Protecting Food Security from Transboundary Pests and Building Resilient Agrifood Systems
Robust and resilient agrifood systems begin with healthy crops. Healthy crops are indeed key to ensuring food security and livelihoods for millions of resource-constrained smallholder farmers in the world’s poorest countries. Globalization and changing climates are exacerbating the occurrence and spread of devastating crop pests, threatening agrifood systems and food security of farming communities. Protecting genetic gains from transboundary pests through innovative plant health solutions is, therefore, as important as our intensive efforts to increase genetic gains using novel breeding tools/technologies.
Implementing a Proactive and Holistic Plant Health Management Strategy
Effective plant health management requires holistic approaches that focus on preventing entry (to the extent possible), establishment and spread of invasive pests, and mitigating the impacts of the outbreaks through eco-friendly, socially inclusive and sustainable management approaches. The “reactive approach” followed, in general, by most institutions and countries, focusing mostly on containment and management actions (especially using pesticides) after the occurrence of the pest outbreak, might have paid off in the short- and medium-term, but will not be sustainable on a long-term basis. It has become imperative to take “proactive actions” on transboundary pest management through globally coordinated surveillance, diagnostics and deployment of plant health solutions, besides dynamic communications, and data sharing among the relevant stakeholders.
The national plant protection organizations (NPPOs) provide the frontline defense to contain transboundary pest invasions. However, many low- and middle-income countries (LMICs) are unable to implement adequate quarantine measures due to poor technical capacity and a lack of resources to adequately test and monitor biological material. The Consultative Group on International Agricultural Research (CGIAR) Germplasm Health Units (GHUs) work in close collaboration with NPPOs, contributing to the knowledge on pest/pathogen distribution, development and application of diagnostics for pest/pathogen identification and seed health certification, and use of phytosanitary methods to generate pest- and pathogen-free germplasm for safe international distribution. Under the One CGIAR Plant Health Initiative, together with international partners, we aim to significantly strengthen the capacity of the national partners, especially NPPOs, to implement a holistic, multi-institutional strategy, including surveillance and diagnostics, epidemiological modelling, risk prediction, early warning and capacity to implement rapid response whenever a new threat emerges. At the same time, emphasis will be on empowering local communities in pest surveillance (often referred to as “crowdsourcing”) to inform national and regional networks.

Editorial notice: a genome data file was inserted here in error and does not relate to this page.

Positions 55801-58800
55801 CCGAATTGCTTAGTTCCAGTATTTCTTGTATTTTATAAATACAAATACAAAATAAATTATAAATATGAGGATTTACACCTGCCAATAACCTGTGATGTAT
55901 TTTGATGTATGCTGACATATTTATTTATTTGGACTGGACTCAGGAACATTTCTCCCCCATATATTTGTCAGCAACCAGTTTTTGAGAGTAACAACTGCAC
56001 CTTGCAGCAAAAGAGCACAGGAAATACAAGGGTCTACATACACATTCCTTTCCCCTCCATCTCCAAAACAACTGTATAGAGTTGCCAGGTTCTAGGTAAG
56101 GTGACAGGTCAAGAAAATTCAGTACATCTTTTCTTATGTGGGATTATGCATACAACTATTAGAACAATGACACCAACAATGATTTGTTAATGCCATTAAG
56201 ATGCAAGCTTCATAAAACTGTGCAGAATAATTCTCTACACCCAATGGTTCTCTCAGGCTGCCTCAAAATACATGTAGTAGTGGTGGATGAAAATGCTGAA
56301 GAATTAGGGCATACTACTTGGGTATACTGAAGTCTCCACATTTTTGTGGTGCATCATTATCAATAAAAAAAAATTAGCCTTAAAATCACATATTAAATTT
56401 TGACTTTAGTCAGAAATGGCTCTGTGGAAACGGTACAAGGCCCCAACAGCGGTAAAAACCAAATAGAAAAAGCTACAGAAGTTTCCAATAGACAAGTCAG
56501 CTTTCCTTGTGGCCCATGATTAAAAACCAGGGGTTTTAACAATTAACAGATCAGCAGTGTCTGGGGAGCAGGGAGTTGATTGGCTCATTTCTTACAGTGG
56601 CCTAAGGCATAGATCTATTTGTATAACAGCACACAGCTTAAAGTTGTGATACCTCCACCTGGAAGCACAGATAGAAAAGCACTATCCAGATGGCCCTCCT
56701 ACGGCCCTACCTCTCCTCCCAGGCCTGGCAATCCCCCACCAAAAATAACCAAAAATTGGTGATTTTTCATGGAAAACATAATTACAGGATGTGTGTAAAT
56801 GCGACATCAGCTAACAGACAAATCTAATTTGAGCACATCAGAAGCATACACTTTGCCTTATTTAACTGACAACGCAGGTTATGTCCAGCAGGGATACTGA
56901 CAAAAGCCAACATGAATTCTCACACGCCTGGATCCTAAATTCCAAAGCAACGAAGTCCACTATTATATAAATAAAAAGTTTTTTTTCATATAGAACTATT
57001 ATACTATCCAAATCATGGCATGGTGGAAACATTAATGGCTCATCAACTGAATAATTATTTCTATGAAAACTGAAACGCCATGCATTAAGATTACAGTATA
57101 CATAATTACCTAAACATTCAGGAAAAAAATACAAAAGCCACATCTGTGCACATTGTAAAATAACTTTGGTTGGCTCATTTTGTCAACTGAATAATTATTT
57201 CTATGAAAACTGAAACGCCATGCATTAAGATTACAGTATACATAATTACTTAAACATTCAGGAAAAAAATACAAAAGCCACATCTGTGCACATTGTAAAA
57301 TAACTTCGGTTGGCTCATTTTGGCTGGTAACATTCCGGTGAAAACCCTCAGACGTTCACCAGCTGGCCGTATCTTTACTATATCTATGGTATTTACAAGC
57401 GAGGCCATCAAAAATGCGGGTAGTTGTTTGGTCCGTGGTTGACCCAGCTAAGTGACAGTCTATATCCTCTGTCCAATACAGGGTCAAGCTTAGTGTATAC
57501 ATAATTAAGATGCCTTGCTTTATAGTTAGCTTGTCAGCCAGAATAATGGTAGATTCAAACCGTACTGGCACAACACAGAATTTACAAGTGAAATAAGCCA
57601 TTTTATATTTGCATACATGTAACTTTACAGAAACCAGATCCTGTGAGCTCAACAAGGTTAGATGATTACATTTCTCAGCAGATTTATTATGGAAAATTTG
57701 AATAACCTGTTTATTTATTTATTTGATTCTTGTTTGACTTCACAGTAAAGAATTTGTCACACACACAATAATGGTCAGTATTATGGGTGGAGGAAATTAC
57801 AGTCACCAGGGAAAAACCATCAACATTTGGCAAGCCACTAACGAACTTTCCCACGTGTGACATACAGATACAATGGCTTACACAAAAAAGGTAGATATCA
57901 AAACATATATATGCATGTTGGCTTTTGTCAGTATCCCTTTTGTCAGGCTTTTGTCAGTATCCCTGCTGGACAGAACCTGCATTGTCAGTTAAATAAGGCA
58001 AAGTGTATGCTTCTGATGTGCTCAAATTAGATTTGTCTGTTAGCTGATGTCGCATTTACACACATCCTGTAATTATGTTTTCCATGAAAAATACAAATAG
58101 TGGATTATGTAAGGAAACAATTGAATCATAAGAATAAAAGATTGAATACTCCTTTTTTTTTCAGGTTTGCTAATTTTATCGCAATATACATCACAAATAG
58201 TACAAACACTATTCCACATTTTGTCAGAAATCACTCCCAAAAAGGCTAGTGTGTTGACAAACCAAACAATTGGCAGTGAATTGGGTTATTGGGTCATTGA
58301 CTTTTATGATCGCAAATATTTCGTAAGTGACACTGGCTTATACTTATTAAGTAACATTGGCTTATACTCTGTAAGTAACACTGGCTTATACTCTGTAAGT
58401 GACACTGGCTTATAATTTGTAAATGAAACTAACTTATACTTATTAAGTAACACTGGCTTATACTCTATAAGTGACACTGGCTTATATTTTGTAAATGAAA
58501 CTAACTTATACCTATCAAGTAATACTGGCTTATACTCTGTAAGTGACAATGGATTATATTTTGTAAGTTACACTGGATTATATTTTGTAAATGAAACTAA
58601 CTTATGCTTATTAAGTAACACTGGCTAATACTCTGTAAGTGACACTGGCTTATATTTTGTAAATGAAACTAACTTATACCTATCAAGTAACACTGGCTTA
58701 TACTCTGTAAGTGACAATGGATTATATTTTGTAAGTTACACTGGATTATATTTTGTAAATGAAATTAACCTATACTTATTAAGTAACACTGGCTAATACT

Accelerating Adoption of Integrated Pest Management (IPM)
The goal of IPM is to economically suppress pest populations using techniques that support healthy crops, reduce the use of pesticides and minimize harm to the people and the environment. An effective IPM strategy will judiciously use an array of appropriate approaches, including clean seed systems, host plant resistance, biological control, cultural control and the use of environmentally safer pesticides to protect crops from economic injury without adversely impacting the environment. Implementation of multidisciplinary and multi-institutional plant health management strategies have enabled protection against some of the most devastating transboundary insect pests and diseases, including wheat rusts, maize lethal necrosis (MLN) in Africa, banana bunchy top virus in Africa and cassava mosaic viruses in Africa and Asia.
The fall armyworm (FAW), or Spodoptera frugiperda, is an important example that highlights the need for more effective national, regional and transcontinental coordination in managing a highly destructive and invasive pest. The pest poses a serious threat to the food and nutrition security and livelihoods of hundreds of millions of farming households. FAW invasion has also resulted in heavy use of pesticides, posing a serious threat to natural enemies (parasitoids and predators of FAW), human health and the environment. Although there is a wide array of proven technologies for the control of FAW (and other lepidopteran pests), these are not equally accessible, affordable or scalable to diverse farming communities across Africa or Asia. It is, therefore, critical that researchers design, validate and scale-up appropriate IPM packages suitable for smallholders’ farming contexts, especially based on five criteria: cost, efficacy, safety, accessibility and scalability.
IPM Is Also about Integrating People’s Mindsets
The lack of gender and social perspectives in plant health surveillance, technology development, access to extension services and impact evaluation is one of the major impediments in improving adoption of IPM strategies. Equitable and inclusive innovations need to start by involving female farmers in pest surveillance and technology development, especially by learning from their experiences and knowledge. The combination of modern science, global partnerships and knowledge sharing is the only way forward to be better prepared to effectively counter existing and emerging crop pests, and for building resilient agrifood systems. We must recognize that IPM is not only about integrated pest management, but also “integrating people’s mindsets,” thinking beyond narrow disciplines and institutions and working together to deliver integrated and holistic solutions to the farmers’ fields.